- 4 Cups (300g) Dried Pasta
- 1/2 Pack (110g) Green Beans
- 3 Spears (135g) Broccoli
- 2 Tablespoons (30g) Low Fat Spread
- 1 (100g) Courgette
- 1 Tub (200g) Low Fat Soft Cheese With Garlic and Herbs
- 4 Tablespoons (60ml) Semi Skimmed Milk
- to taste Ground Black Pepper
- 1 (optional) Tablespoon (25g) Pine Nuts
Always check the label of each ingredient for allergy warnings.
Please note the cost per serving may now be slightly higher due to rising prices in supermarkets.
- Break broccoli into small florets. Trim ends off green beans and cut in half. Dice the courgette.
- In a large pan cook pasta as per manufacturer's instructions. During the last 5 minutes of cooking add the broccoli and green beans to the pan.
- Whilst pasta is cooking heat the low fat spread in a large frying pan and gently fry the courgette for 4-5 minutes until it softens. Add the soft cheese and milk to the pan and stir until it melts. Season with black pepper.
- Stir the pasta and vegetables into the sauce. Heat through for 2-3 minutes.
- Serve warm with pine nuts sprinkled on top if desired.
Cost Saver Tips
Can be made with any leftover vegetables. Omit the pine nuts
Tips for Kids
Make with their favourite vegetables. Try tricolour pasta to make it more colourful or use their favourite pasta shape.
Based on a single serving of 309g (% of an adult's reference intake)
430 kcals (21%)
1,805 kJ (21%)
Nutrition labels on the front of packaging
- Most of the big supermarkets and many food manufacturers display nutritional information on the front of pre-packed food.
- Front of pack nutrition labels provide information on the number of grams of fat, saturated fat, sugars and salt and the amount of energy (in kJ and kcal) in a serving or portion of a recipe.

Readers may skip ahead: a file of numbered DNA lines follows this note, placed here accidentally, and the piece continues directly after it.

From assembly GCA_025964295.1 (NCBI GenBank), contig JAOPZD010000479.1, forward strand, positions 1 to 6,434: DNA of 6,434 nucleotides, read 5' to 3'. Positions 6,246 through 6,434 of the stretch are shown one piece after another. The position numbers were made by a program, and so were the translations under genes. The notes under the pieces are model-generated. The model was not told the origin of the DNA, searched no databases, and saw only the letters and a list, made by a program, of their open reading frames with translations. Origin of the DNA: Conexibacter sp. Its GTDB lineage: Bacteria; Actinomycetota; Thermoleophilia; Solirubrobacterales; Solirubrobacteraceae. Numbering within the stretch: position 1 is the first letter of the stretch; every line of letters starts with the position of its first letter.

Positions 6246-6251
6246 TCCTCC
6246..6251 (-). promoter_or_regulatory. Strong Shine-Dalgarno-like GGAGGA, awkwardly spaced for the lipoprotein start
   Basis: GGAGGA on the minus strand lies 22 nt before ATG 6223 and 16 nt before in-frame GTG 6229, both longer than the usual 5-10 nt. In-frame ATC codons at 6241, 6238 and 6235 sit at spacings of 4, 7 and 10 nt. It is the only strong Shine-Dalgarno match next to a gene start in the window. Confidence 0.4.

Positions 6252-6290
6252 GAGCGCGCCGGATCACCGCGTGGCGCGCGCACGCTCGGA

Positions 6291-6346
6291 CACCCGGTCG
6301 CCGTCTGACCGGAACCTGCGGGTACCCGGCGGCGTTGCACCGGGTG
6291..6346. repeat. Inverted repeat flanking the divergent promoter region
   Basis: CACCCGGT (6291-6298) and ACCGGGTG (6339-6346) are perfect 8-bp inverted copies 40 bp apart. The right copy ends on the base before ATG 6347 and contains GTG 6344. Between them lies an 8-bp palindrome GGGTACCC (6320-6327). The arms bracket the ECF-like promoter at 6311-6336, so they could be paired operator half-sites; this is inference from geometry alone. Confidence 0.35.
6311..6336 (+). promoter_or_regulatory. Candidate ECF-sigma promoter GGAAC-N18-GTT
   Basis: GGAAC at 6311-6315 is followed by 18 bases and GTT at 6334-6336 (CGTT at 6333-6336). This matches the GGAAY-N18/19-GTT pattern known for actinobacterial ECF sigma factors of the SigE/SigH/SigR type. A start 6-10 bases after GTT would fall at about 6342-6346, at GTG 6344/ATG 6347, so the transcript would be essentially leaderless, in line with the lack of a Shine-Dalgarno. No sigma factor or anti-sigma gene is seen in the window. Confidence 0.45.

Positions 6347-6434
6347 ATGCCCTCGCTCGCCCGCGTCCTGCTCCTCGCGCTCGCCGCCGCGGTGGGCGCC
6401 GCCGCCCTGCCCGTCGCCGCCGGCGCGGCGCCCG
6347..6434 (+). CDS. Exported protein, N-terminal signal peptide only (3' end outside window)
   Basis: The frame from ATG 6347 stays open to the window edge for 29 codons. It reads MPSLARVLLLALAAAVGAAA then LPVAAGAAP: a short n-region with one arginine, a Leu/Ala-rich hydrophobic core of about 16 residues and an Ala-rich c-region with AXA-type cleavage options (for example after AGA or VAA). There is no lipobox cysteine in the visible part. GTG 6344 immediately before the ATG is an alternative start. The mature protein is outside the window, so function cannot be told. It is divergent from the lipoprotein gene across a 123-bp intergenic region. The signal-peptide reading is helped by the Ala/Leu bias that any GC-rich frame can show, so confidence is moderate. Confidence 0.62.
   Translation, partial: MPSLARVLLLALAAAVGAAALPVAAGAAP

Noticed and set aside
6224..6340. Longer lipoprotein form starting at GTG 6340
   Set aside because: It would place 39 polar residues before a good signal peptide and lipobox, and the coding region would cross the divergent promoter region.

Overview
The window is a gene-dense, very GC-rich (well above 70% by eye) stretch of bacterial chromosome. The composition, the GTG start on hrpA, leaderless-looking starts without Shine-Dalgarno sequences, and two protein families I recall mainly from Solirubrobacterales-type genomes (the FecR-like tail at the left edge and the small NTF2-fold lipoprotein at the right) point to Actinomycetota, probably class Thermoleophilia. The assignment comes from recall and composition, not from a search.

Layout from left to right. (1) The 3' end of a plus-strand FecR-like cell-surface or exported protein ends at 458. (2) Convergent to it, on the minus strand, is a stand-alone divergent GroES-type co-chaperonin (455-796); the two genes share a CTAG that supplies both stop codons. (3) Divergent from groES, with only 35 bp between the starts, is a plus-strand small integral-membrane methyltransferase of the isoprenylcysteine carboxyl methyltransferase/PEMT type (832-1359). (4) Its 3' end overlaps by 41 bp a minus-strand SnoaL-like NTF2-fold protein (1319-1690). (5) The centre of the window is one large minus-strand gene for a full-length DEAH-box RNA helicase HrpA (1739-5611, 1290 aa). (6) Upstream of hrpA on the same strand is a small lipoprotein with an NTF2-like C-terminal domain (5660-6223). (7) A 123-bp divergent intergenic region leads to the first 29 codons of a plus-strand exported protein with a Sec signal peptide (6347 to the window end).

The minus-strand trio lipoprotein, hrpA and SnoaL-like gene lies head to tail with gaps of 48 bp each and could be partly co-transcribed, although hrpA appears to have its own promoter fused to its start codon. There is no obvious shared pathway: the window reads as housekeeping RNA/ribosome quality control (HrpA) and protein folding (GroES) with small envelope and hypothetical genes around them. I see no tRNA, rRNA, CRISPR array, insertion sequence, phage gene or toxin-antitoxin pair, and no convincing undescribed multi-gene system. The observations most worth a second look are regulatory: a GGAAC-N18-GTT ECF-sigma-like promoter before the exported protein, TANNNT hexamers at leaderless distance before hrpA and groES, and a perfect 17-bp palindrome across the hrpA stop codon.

- The labels also include information about reference intakes (expressed as a percentage) which are guidelines about the approximate amount of particular nutrients and energy required for a healthy diet.
- The colour coding tells you at a glance if the food has high (red), medium (amber) or low (green) amounts of fat, saturated fat, sugars and salt.
- The more greens on the label, the healthier the choice
- Amber means neither high nor low, so you can eat foods with all or mostly ambers on the label most of the time.
- Reds on the label means the food is high in that nutrient and these are the foods we should cut down on. Try to eat these foods less often and in small amounts.
Food shopping tips
If you’re trying to decide which product to choose, check to see if there's a nutrition label on the front of the pack. This will help you to quickly assess how your choices stack up. You will often find a mixture of red, amber and green colour coding for the nutrients. So when you're choosing between similar products, try to go for more greens and ambers and fewer reds if you want to make a healthier choice.